Bluebird Bio will soon be applying for approval from U.S. Food and Drug Administration (FDA), however a long road to treatment of patients in the United States could be ahead. While authorities in Europe have given approval for the use of gene therapy for rare disorders, the FDA has yet to approved a single gene therapy. This hesitancy from the FDA likely stems from previous side effects and the unfortunately death of Jesse Gelsinger resulting from gene therapy treatment. In addition to the development of an effect means for treating ALD, these gene therapy findings also provide hope for gene therapy techniques in safely treating other diseases in the future. (Jocelyn Kaiser, Science)

Zika Virus

Rapid, Cost Efficient Diagnostic for Zika Coming Soon

Until recently the only means for determining if an individual was infected with Zika was to use a technique known as the Polymerase Chain Reaction (PCR) or antibody detection. Unfortunately the resources to perform these tests are unavailable in many areas. Furthermore, antibodies produced against Zika may cross react with those produced against other similar viruses, thus limiting the specificity of the results. For an example, an individual whom was infected with dengue, when tested using the antibody method, may also test positive for Zika despite never having been infected with Zika. Since the rise in Zika spread there has been an emphasis on the development of a diagnostic test that would allow individuals all over the country (and world) to easily and quickly be tested for the virus.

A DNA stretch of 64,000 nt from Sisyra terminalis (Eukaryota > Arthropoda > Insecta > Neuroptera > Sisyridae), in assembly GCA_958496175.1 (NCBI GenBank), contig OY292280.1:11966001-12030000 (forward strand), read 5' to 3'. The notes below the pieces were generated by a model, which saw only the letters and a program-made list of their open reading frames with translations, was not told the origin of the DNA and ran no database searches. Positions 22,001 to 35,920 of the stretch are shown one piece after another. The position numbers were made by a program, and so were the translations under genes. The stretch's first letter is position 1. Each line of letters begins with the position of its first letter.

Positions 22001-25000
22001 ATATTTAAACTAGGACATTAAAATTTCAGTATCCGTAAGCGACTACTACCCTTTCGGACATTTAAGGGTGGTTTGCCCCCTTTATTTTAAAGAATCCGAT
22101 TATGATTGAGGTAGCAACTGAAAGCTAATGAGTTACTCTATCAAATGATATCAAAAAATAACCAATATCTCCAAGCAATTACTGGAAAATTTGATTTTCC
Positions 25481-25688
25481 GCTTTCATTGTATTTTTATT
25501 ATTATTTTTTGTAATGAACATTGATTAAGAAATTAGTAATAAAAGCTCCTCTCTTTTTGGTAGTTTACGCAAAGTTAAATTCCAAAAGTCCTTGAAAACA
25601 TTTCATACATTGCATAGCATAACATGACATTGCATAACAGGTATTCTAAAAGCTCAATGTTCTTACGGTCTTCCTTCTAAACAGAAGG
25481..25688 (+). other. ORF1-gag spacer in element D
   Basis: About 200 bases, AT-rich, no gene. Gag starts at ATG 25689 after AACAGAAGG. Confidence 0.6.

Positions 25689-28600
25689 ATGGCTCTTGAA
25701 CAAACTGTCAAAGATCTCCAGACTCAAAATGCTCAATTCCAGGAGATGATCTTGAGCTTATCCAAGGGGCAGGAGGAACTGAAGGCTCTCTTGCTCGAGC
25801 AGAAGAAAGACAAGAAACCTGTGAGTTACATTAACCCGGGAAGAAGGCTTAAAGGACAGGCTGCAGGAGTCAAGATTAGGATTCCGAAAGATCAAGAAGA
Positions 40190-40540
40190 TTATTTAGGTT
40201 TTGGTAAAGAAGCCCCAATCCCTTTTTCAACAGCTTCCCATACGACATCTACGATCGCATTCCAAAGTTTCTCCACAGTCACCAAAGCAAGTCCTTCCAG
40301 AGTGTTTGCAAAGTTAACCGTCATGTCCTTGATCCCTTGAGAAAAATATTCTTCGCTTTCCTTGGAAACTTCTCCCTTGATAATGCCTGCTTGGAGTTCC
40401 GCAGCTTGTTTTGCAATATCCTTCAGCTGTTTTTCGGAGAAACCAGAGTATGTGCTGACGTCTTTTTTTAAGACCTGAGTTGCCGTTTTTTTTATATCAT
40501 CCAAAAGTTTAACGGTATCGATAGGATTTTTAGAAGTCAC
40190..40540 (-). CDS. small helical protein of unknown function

Last week, a consortium of researchers including scientists from Harvard, Massachusetts Institute of Technology, Cornell, Arizona State, and Boston University all led by Dr. James Collins, a synthetic biologist at Harvard announced that they may developed such a test. The new test, which can develop results in two to three hours is not only faster and potentially more accurate than current methods but is also much cheaper and the result can be easily read. The test is paper-based and consists of a series of yellow dots that change to the color purple when placed in contact with Zika virus RNA.